Meditation techniques for deep calm and stress relief
This article was originally published on September 15, 2017.
With the fast pace of our busy lives, it can be difficult to take the time to relieve stress and feel completely rested. We constantly think about worries about the future, memories of the past and the daily tasks of the present. Our life becomes an endless to-do list that leaves us feeling stress, anxiety and fatigue.
Fortunately, relaxation, anxiety relief, and rejuvenation can be promoted and sustained by adding simple meditation techniques to our daily regimen.
In the early stages of meditation learning, we can practice tools that will help us focus by focusing our mind on a single experience or activity. The result of prolonged attention is deep relaxation, clarity and resilience. Our racing thoughts begin to slow down and the parasympathetic nervous system signals the body to rest.
Deep rest allows the body to regenerate, calm the mind, and relieve stress. Here are some simple meditation techniques that will promote deep calm and promote stress relief.
For each exercise, sit in a comfortable position, either in a chair or cross-legged on the floor. (If you are lying on the floor, you may want to sit on a meditation cushion.) Your spine should be straight and your body should be relaxed with your eyes closed.
The mouth breather
Exhaling through the mouth causes deep relaxation, relieves emotional stress and reduces tension in the head, neck and chest.
Inhale slowly and deeply through your nose. Feel your belly rise as you inhale, filling your belly, middle chest, and upper chest with air.
Breathe out gently through your mouth as if you were sighing softly and feel the upper chest sag, the middle chest contract, and the rib cage move down towards the abdomen. The navel should of course be pulled back towards the spine.
Repeat this exercise 10 times.
Retrospection was introduced by the Austrian philosopher Rudolf Steiner and is a process that helps us review our daily lives, improve our memory, and recall fragmented thoughts and experiences that can cause subconscious stress. This exercise should be practiced at the end of the day before going to bed.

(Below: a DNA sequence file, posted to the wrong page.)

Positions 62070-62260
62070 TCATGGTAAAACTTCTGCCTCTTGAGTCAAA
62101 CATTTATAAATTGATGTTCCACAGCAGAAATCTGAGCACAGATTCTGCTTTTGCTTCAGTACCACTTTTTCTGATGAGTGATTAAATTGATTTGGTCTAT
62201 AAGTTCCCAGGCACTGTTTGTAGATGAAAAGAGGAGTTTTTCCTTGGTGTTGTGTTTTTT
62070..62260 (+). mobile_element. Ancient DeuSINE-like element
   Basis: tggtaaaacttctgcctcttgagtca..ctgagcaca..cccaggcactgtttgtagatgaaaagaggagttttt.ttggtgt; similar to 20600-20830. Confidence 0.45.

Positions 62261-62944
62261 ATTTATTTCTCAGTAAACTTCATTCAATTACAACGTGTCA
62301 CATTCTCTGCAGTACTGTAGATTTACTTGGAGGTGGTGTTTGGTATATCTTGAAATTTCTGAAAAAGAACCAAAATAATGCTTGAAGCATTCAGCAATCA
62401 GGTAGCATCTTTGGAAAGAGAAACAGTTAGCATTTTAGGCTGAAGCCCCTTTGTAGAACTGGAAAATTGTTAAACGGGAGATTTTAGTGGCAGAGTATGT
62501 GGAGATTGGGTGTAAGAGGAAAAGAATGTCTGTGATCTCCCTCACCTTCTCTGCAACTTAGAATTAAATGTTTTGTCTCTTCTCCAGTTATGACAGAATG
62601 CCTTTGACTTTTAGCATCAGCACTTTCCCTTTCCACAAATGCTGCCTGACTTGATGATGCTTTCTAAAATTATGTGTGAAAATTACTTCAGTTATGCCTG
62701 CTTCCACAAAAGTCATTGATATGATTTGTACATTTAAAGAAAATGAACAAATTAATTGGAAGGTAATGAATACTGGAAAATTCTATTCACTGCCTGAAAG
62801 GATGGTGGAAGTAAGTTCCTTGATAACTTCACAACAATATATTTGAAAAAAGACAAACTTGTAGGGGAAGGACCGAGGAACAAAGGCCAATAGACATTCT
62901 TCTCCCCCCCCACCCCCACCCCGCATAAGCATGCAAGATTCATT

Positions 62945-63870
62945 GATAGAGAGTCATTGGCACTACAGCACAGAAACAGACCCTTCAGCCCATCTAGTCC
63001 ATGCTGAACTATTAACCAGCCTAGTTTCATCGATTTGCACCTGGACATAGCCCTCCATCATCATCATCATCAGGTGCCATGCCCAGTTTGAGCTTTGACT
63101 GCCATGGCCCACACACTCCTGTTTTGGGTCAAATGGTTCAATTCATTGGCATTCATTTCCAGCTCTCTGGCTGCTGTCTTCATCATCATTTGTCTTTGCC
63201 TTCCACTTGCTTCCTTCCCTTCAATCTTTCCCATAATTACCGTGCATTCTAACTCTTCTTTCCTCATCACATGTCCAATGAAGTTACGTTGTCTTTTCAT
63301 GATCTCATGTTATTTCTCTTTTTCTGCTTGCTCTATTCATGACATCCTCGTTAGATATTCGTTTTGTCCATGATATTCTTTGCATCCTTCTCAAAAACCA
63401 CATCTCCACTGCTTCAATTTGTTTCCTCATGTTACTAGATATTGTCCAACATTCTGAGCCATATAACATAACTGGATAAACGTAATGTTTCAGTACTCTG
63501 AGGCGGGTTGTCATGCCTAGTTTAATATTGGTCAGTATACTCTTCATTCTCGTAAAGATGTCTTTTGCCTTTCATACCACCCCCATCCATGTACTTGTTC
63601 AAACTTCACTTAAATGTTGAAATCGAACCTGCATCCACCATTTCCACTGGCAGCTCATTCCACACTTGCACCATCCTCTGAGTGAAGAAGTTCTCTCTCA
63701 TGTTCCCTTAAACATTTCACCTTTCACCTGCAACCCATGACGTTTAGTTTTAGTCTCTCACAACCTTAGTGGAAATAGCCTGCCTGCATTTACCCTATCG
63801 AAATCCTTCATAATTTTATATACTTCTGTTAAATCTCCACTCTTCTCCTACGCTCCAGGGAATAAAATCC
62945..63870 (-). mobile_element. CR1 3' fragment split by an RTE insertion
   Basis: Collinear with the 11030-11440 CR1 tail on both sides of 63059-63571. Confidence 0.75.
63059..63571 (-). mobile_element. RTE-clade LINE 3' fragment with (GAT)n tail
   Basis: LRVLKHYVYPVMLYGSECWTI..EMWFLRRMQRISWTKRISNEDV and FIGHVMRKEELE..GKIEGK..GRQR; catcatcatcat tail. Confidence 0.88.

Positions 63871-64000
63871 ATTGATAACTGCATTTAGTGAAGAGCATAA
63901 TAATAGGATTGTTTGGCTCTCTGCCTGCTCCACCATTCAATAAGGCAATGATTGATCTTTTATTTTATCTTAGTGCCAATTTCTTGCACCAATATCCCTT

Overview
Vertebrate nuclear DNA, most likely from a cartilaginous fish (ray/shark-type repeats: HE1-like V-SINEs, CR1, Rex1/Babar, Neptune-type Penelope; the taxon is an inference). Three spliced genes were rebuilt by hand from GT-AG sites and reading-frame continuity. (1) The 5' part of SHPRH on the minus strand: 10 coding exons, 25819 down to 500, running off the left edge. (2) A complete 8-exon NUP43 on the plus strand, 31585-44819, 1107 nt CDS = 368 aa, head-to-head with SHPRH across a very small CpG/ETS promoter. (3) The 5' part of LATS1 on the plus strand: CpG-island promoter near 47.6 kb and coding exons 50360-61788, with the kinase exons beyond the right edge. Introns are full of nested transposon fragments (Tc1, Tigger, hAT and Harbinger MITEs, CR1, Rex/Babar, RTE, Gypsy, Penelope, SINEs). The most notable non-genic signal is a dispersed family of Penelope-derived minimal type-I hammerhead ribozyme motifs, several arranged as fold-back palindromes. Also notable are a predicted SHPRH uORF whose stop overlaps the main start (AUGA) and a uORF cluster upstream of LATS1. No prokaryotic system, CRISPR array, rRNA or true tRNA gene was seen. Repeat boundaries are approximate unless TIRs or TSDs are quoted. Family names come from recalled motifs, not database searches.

Breathe in and out gently, focusing on the feeling of the breath. Repeat slowly 5 times.
Start to remember the experiences of your day, starting in the evening and ending in the morning. Try not to dwell on or change any event, just look at the events as if you were looking at a movie from an objective perspective.
When you are finished, sit with your eyes closed and continue to breathe slowly for 5 full breaths.
The autogenic trainer
Autogenic training was developed by the German psychiatrist Johannes Heinrich Schultz and promotes communication between body and mind and is used to relieve pain, relieve stress, improve sleep and reduce fatigue.
Take seven slow, deep breaths. Quietly and slowly, repeat this script for yourself:
My mind is calm
My mind is calm, my right arm is relaxed
My mind is calm, my left arm is relaxed
My mind is calm, my right leg is relaxed
My mind is calm, my left leg is relaxed
My mind is calm, my stomach is relaxed and warm
My mind is calm, my breathing is regular and smooth
My mind is calm, my body is relaxed and warm
My mind is calm
Progressive muscle relaxation is a series of consecutive tension and relaxation exercises. Each muscle group is contracted tight for five seconds and then relaxed for 10 seconds. The result is increased blood flow and a relaxation response. Progressive relaxation is not recommended for people with high blood pressure, low blood pressure, or heart disease.
Raise your eyebrows up as much as you can and feel the stretch on your forehead
Close eyelids tightly
Extend your jaw down and open your mouth as wide as possible
Lift your shoulders up to your ears, then push them back
Inhale and tighten your chest
Exhale and draw the navel towards the spine, sucking in the belly and upwards
Clench your fists and straighten your arms
Pull the buttocks together and pull them tight
Squeeze your thighs together, pull your lower leg muscles toward you, and firmly roll your toes down
Nicole Mahabir is the founder and director of JAI Wellness, a platform for health education, mindful living and wellbeing. For the past 10 years, Nicole has led professional certified programs teaching nutrition, meditation, Ayurveda, yoga therapy, and natural anti-aging beauty programs. When not teaching, Nicole creates integrated, sustainable health protocols for her busy clients. Follow Nicole on Instagram @jaiwellness or on her website jaiwellness.com.